Postural alignment deals with the proper positioning of the spine, shoulders and hips. Good postural alignment in these areas means your body will move fluidly, efficiently and correctly. A posturally aligned body will be less likely to suffer from overuse injuries and joint problems.
Conversely, a posturally imbalanced body will be far more likely to injure muscles and joints, and be more prone to overuse injuries. Overuse injuries often happen in sports as well as in training exercises like running. It’s been said that continued physical exertion in a posturally imbalanced state is like hammering a bent nail: You only reinforce the existing problems while never achieving the desired goal.
So how do you fix your postural alignment? There are a number of relatively passive exercises developed by Pete Egoscue that are designed to do this. Having used them, I can tell you they work.
With some guidance, I put together a battery of exercises I like to do in the mornings that help my particular imbalances. My hips are slightly off, as are my shoulders. I have some kyphosis in my back. All of this will affect my strength training, running and overall athletic performance negatively. The more I can resolve these issues, the better prepared I’ll be to tackle new physical challenges.
Static back: This uses gravity and positioning to help my back become straighter and less curved. 3-5 minutes.
Static extension position: This fights rotation in your hips and shoulders and straightens the back. 1-2 minutes.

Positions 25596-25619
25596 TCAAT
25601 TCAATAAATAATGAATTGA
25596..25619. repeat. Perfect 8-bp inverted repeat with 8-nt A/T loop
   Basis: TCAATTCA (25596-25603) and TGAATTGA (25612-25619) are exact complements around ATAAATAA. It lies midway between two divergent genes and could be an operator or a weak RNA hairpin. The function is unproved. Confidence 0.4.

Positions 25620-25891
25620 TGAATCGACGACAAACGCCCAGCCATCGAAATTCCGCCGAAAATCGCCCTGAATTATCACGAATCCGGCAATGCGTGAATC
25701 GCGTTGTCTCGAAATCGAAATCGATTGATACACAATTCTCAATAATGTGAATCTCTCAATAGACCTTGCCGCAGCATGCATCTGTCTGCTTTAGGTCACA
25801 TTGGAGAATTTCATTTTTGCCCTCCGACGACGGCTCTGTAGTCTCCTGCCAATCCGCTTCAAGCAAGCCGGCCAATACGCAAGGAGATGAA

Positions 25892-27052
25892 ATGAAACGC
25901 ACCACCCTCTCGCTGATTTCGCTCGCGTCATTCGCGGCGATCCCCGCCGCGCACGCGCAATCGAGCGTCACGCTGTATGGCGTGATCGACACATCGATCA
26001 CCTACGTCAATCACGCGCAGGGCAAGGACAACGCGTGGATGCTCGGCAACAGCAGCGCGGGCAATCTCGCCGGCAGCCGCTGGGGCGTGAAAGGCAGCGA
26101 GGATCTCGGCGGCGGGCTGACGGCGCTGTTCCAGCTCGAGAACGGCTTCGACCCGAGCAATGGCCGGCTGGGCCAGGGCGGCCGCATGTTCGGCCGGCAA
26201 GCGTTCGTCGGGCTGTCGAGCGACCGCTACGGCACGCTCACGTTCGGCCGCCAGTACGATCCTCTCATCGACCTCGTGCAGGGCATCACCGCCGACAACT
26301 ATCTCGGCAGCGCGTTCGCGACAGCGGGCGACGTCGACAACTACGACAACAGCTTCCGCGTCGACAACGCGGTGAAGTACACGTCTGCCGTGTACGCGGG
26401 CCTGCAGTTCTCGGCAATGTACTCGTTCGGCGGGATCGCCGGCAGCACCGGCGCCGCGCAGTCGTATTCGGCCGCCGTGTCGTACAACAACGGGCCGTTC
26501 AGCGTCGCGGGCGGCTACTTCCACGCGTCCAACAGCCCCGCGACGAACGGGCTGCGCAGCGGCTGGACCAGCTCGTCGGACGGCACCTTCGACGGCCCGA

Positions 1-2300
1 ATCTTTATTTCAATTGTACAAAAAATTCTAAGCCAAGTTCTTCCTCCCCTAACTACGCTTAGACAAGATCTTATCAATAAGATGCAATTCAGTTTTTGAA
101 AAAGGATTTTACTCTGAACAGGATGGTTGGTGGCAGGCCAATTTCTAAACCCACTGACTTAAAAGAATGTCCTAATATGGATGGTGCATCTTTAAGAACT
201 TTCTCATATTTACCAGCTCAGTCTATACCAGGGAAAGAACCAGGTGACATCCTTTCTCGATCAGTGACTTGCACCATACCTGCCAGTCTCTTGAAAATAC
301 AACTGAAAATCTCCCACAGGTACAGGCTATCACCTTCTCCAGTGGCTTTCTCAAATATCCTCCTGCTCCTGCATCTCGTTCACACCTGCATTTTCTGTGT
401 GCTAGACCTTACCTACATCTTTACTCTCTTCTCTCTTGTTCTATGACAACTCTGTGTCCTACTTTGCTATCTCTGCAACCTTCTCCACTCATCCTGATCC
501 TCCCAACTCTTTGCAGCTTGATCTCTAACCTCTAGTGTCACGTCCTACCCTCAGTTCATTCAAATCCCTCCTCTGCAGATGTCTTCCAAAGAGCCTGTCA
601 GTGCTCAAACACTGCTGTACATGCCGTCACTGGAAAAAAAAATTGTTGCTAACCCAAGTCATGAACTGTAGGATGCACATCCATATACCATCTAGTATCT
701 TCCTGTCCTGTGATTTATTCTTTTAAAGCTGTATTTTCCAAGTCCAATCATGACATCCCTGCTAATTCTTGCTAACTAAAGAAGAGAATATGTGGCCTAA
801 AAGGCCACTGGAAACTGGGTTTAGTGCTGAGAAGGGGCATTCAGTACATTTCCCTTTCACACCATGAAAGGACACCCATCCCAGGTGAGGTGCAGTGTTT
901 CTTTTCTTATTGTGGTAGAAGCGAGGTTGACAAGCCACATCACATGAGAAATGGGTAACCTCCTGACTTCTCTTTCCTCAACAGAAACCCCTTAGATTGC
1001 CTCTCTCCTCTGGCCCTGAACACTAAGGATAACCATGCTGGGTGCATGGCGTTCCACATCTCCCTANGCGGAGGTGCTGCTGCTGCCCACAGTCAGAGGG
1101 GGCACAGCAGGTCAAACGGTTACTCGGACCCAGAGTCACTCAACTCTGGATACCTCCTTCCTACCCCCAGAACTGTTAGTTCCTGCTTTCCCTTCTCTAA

Wall drop: While also helping straighten the back, it also helps loosen the musculature in the entire posterior chain: calves, hamstrings, glutes and the back. This also combats anterior pelvic tilt, which can severely impede overall mobility. Lastly, it assists in getting your head in a more neutral, less forward-tilted position. 3-5 minutes.
Upper spinal floor twist: This targets the upper to mid back, opening it up and pulling the body out of a rounded state and pulling the shoulders back. This will help prevent shoulder injuries, open up the chest, and thus enhance air intake and lung capacity. 1 minute each side.
Counter stretch: This helps pull your spine out of excessive curvature in your lower back and mid/upper back, repositions should shoulders and properly realigns your pelvis. Again, key components of proper mobility. 1-2 minutes.
There are postural alignment specialists scattered all over the country who are certified through Pete Egoscue’s system. Google “Egoscue” and your city and find them (I happen to know a good one in Tulsa 😊). A properly aligned spine improves your core stability and capacity to take on bigger loads in weight training.
Additionally, proper alignment will help your cardiovascular performance. I can tell you from experience that these exercises have helped me breathe better in races.
That’s my take on self-care during a strength cycle. Take care of your body, and it will take care of you.
In my next post, I’ll discuss my own results, as well as break down what I did right – and what I did wrong.